areas with troops
China blanketed restive Tibetan
areas yesterday with a huge build-
up of troops, turning small towns
across a wide swath of western
China into armed encampments.
Beijing acknowledged that last
week's- anti-government protests
had spread far beyond Tibet's bor-
ders and that police opened fire on
protesters. It warned foreign tour-
ists and journalists to stay away
from a huge expanse of territory
across four provinces.
In an overture of peace, the Da-
lai Lama offered to meet with Chi-
nese President Hu Jintao and other
leaders, reiterating that he was not
asking for Tibetan independence.
China has repeatedly ignored
calls for dialogue, accusing the
exiled Tibetan leader and his sup-
porters of organizing violence in
hopes of sabotaging the upcoming
Beijing Olympics and promoting
- Compiled from
Daily wire reports
Number of American service mem-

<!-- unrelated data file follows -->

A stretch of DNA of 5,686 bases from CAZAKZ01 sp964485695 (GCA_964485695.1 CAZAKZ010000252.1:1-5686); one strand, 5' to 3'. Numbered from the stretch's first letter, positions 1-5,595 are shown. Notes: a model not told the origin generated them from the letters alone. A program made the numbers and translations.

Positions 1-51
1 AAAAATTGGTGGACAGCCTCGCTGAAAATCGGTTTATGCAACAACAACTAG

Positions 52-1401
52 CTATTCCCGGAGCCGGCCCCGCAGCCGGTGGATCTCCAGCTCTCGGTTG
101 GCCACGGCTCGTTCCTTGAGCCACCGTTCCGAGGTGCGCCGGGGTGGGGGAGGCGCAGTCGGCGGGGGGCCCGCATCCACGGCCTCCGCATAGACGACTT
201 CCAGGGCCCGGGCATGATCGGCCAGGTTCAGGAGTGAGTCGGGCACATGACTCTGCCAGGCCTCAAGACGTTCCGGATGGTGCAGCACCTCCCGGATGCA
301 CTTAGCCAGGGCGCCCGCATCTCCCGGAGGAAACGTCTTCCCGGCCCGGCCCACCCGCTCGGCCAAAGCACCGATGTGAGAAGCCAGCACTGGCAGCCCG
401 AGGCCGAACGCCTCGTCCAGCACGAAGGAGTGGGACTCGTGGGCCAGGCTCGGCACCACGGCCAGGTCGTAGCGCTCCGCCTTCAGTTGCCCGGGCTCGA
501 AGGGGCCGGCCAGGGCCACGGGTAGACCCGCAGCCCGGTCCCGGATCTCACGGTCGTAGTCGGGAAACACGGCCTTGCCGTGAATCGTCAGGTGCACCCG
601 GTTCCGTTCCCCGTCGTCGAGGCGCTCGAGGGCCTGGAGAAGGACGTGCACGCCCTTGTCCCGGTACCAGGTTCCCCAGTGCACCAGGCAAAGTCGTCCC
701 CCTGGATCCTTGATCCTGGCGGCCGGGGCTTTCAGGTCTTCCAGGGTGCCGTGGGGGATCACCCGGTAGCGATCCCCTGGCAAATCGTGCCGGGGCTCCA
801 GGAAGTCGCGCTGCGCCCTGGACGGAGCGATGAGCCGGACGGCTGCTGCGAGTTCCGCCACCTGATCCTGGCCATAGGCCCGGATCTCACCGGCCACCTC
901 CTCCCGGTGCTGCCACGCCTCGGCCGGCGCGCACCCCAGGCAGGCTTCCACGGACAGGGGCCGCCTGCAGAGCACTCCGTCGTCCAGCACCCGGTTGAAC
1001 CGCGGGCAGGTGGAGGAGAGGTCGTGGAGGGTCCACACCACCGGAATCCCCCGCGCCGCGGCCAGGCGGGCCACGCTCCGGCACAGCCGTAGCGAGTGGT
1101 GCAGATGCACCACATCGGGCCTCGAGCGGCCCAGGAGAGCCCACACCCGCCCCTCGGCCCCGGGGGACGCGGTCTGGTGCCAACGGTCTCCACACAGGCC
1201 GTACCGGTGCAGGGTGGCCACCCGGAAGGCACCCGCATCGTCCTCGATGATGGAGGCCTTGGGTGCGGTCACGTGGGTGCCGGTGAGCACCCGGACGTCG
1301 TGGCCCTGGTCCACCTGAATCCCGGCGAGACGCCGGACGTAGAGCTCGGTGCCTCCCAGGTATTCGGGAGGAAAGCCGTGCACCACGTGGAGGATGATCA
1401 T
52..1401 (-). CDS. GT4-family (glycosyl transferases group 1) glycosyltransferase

bers who have died in the war in
Iraq, according to The Associated
Press. There were no deaths identi-
From Page 1
ness of this state government."
Sen. Carl Levin, Rep. Carolyn
Cheeks Kilpatrick, Democratic
National Committee member
Debbie Dingell and United Auto
Workers president Ron Gettelfin-
ger were part of a committee that
originally introduced the primary
proposal last week in a statement.
"We will continue to work with
all interested parties to seek a way
to ensure that Michigan's delegates
are seated at the Democratic Nation-
al Convention," the statement read.
"We want to avoid a divisive fight
at the Credentials Committee or on
the Convention floor."
Clinton has pushed for a new
election in the form of a primary
or caucus to seat Michigan's del-
egates. Obama has been hesitant
From Page 1
tion, most of which have never pro-
duced a single scholarly article," he
said. "One wonders why the Uni-
versity resists returning them."
Stephen Forrest, the vice presi-
dent for research, said in a letter
on behalf of the University that
because the bodies are "cultural-
ly unidentifiable," the University
can't return them to the tribe.
"The University does not have
the legal authority to do what you
are requesting," the letter read.
to such options, though, asking